Cadance released a pent up sigh, her impatient side peeking over the horizon again. “In other words, Twilight, you didn’t spread your magic out. Do you sometimes wonder why Cloudsdale uses pegasus ponies to get the water it needs from the ground to make rainclouds, why it seems like a much better idea to just use magic instead to just pick up the water and move it? Well, there’s your answer.”

A tiny, mental light bulb lit up above her head, and Twilight’s little world was lit aflame with sudden realization. Whatever anger and frustration that was leftover was washed away with a flood of questions and ideals. What if an experiment like this were to be put to good use? Why has nopony thought of this before? This would most assuredly be a great topic to bring up with her mentor the next day.

Her confidence levels rising and her aptitude for magic reaching beyond the furthest stars, Twilight slapped a look of seriousness on her determined face and poised herself for a second try. With very little effort, she channeled a great deal of her body’s newfound strength into her horn, producing a bigger and brighter ball of gleaming, purple energy. Having learned from her previous mistake, she turned away from the sand tower and focused a beam of radiant energy into the sand pit behind her, causing the sand around it to shift and swirl like a miniature maelstrom.

“Come on, Twilight, you can do it!” Cadance loudly whispered encouragement, shaking her hooves to the beat.

Twilight’s magic was finally starting to take effect. The struggle was a great one, but her efforts were soon rewarded with the formation of a small sand tornado, slowly building up in strength. Pushing herself even further, she increased the intensity of her beam of magic, orchestrating her display without fear.

“That’s it, Twilight. You’re nearly there. Keep trying!” Cadance leaned forward to observe Twilight’s spell up close, grinning like a schoolgirl.

Time to bring it on home. Countering the physical strain with heaps of confidence, Twilight injected her horn with whatever tidbits of strength she had left. Never before had the little filly put herself under such pressure. It was only when the sand beneath her hooves started to shift that she considered releasing control and giving up. But she was a brave filly; a confident filly! And she wasn’t about to let a simple levitation spell get in her way! She was going to make it!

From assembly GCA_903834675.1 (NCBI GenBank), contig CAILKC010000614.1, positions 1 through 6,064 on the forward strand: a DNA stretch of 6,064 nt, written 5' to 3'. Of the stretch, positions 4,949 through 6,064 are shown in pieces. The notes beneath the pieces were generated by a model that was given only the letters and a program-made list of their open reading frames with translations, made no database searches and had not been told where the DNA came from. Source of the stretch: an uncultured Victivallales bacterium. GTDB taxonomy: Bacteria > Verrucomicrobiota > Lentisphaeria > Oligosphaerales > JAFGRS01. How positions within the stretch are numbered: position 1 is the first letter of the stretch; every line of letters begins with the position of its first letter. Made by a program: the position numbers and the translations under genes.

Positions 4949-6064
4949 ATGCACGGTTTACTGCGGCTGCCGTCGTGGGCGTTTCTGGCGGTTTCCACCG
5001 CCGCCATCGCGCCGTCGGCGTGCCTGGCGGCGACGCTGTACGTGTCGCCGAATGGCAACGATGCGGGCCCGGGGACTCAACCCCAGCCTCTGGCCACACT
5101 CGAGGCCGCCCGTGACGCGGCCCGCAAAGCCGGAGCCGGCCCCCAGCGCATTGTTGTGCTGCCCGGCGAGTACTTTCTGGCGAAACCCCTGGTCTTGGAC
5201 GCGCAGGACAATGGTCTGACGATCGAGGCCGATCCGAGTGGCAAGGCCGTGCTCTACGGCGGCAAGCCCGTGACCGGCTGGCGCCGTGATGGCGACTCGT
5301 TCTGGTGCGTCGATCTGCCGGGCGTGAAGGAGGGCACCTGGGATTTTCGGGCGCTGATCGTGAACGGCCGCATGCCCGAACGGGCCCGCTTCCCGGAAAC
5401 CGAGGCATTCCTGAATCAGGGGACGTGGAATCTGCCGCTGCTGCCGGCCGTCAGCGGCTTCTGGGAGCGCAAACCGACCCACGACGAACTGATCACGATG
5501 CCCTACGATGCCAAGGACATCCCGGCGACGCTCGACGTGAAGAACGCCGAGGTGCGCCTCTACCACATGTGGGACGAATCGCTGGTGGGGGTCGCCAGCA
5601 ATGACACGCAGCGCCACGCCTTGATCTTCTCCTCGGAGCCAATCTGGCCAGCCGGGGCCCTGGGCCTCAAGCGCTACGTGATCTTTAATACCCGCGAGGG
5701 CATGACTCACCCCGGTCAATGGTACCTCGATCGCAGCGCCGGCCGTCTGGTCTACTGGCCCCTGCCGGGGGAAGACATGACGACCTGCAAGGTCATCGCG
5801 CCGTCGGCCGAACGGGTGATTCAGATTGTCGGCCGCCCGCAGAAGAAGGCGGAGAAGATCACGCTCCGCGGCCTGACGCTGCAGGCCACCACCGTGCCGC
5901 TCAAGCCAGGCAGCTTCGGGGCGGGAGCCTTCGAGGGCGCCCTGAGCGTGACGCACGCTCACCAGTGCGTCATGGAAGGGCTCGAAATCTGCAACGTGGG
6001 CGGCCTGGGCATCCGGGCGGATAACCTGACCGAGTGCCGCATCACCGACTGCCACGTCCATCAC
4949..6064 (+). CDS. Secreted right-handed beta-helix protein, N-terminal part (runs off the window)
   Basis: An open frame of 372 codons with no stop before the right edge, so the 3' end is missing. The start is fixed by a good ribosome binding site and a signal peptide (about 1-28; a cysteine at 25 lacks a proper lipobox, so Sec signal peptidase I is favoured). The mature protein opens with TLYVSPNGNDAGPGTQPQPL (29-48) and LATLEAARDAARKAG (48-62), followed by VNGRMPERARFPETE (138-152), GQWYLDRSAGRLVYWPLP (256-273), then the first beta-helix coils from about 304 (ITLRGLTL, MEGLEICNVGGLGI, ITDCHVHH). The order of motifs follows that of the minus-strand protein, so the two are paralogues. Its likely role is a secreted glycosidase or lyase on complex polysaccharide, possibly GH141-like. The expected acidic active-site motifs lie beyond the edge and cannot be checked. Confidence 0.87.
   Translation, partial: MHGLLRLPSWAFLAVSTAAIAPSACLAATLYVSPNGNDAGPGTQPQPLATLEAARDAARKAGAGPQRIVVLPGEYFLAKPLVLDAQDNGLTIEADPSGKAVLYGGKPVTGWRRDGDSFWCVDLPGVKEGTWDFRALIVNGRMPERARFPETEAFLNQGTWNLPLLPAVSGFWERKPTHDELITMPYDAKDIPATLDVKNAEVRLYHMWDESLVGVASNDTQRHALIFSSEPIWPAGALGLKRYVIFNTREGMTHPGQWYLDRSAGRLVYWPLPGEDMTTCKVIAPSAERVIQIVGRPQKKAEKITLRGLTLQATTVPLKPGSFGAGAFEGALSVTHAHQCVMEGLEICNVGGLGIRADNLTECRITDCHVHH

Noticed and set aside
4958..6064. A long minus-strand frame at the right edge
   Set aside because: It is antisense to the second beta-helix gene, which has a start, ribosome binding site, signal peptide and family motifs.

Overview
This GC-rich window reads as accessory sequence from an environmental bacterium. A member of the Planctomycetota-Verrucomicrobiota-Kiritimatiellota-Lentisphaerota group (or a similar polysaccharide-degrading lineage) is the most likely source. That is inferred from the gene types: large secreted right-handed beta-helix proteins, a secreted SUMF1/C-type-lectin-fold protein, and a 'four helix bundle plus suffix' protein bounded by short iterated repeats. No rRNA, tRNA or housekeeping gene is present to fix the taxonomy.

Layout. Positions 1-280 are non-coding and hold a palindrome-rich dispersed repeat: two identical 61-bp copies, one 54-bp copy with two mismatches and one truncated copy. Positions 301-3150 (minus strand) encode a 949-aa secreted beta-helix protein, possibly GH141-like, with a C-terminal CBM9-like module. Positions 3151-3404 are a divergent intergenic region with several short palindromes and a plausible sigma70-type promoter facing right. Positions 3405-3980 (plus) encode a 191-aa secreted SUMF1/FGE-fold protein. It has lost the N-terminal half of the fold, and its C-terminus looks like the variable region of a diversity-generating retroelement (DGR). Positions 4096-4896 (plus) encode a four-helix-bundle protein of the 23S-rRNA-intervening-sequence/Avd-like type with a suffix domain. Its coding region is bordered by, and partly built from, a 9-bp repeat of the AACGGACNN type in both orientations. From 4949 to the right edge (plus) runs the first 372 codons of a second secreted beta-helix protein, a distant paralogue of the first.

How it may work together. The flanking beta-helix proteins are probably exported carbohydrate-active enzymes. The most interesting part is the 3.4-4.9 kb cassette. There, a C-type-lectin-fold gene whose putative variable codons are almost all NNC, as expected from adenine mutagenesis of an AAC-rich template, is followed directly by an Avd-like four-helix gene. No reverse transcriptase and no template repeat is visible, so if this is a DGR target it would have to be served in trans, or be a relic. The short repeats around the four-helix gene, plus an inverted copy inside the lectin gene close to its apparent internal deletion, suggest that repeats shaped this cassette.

But just as quickly as they were erected, the confidence barriers that blocked out the strain crumbled like wet desert rock. Her magic stuttered and faltered, her horn flickering as the magic slowly died down to a candlelight, vanishing into the ether with a tiny spark only seconds later. The spell was no more.

Twilight fell to her haunches, ashamed and out of breath. She couldn’t see what was happening behind her, so maybe some portion of spell did work after all! A simple glance over her shoulder crushed that sliver of hope. Her ears fell flat in disappointment after she turned around and saw that her spell had no effect on the sand at all. The only thing that her spell succeeded in doing was knocking over Cadance’s sand tower; the sandbox practically giving her the middle finger.

“It’s alright Twilight,” Cadance cooed softly, slowly walking to the somber filly’s side and patting her on the back. “It took me a quite a while to learn how to do this. It just takes a little practice. I’m sure you’ll get it eventually.”

“Emphasis on eventually...” Twilight mumbled. “Can we just go back to the swings, please?”

“A little tired, are we?” Cadance slyly asked as she and Twilight stepped out of the sandbox.

“Let’s just play on the swings until the guards pick me up...” Twilight mumbled.

Cadance playfully shrugged her shoulders, rolling her eyes to Twilight’s obvious embarrassment, kept poorly hidden behind an angry look of disapproval.